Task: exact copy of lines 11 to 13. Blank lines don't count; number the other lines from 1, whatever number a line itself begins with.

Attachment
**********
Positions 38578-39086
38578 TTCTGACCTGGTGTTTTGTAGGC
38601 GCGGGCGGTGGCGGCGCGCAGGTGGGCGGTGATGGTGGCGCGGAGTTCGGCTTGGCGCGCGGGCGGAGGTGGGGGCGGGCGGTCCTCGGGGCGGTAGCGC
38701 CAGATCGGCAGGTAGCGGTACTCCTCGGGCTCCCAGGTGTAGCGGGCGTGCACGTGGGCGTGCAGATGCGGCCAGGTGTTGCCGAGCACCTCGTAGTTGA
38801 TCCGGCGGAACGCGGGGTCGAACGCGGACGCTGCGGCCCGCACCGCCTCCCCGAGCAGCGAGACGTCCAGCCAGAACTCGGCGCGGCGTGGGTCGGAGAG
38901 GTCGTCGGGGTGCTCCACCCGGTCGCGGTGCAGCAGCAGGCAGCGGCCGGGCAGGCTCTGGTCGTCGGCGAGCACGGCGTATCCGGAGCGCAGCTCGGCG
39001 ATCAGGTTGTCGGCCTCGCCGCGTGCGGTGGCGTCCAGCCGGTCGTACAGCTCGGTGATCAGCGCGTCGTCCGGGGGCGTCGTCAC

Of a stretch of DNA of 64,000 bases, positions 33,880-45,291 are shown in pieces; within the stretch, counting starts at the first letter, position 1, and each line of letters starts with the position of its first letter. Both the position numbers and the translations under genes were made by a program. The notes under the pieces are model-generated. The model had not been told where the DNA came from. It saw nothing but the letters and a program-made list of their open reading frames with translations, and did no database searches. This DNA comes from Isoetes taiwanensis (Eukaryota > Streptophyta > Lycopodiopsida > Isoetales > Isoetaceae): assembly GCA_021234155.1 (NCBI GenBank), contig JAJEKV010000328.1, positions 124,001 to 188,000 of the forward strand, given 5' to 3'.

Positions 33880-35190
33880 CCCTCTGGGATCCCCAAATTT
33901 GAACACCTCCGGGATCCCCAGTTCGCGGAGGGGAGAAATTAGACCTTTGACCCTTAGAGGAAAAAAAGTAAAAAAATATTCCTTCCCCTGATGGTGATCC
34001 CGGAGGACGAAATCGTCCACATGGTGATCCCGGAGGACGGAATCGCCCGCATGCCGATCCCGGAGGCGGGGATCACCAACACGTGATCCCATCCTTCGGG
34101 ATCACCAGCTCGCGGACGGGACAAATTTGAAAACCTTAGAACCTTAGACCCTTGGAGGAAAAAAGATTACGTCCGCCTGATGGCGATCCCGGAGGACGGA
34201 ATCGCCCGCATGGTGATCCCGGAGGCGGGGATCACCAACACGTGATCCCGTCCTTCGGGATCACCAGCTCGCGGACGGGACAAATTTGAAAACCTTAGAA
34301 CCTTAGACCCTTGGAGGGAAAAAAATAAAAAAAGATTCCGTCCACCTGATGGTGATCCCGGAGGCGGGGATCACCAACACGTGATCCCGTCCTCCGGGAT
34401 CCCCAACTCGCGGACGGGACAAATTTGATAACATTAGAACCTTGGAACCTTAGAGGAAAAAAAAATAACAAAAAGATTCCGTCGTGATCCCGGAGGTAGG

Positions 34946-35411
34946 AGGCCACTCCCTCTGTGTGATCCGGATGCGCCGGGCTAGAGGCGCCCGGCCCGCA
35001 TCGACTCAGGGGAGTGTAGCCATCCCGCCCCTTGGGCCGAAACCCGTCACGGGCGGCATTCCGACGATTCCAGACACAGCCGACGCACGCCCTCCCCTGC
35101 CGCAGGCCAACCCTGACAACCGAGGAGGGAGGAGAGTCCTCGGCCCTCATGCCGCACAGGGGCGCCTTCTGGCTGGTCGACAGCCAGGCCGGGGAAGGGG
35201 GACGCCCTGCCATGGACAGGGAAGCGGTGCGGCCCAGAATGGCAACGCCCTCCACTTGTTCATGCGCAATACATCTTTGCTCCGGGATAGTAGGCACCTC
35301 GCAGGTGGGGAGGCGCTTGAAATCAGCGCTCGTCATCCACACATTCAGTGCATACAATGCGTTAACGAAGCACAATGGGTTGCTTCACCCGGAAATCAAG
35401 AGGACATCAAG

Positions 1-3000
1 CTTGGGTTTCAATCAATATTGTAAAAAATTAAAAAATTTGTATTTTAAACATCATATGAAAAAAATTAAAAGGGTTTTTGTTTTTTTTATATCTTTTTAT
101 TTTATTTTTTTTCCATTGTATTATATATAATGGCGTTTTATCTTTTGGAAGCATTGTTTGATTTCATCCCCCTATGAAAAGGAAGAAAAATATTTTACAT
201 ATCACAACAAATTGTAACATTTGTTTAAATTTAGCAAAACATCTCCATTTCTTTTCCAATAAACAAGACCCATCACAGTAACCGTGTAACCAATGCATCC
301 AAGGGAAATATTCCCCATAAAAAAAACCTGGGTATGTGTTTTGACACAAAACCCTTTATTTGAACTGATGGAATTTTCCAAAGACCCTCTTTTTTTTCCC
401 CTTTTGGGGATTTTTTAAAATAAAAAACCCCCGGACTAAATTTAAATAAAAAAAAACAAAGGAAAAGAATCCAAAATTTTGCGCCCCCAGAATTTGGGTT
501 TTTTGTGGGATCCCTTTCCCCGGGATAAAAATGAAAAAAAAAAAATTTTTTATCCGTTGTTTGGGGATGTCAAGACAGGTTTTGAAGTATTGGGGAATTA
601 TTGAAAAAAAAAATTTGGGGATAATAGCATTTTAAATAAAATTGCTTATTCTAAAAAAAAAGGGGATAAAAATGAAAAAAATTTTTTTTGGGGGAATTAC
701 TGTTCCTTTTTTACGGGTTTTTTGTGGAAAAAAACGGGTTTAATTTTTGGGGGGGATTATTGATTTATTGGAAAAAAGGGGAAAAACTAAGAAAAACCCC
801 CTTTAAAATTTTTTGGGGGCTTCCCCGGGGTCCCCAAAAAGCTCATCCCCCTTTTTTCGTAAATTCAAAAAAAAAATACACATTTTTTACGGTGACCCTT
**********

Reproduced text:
33901 GAACACCTCCGGGATCCCCAGTTCGCGGAGGGGAGAAATTAGACCTTTGACCCTTAGAGGAAAAAAAGTAAAAAAATATTCCTTCCCCTGATGGTGATCC
34001 CGGAGGACGAAATCGTCCACATGGTGATCCCGGAGGACGGAATCGCCCGCATGCCGATCCCGGAGGCGGGGATCACCAACACGTGATCCCATCCTTCGGG
34101 ATCACCAGCTCGCGGACGGGACAAATTTGAAAACCTTAGAACCTTAGACCCTTGGAGGAAAAAAGATTACGTCCGCCTGATGGCGATCCCGGAGGACGGA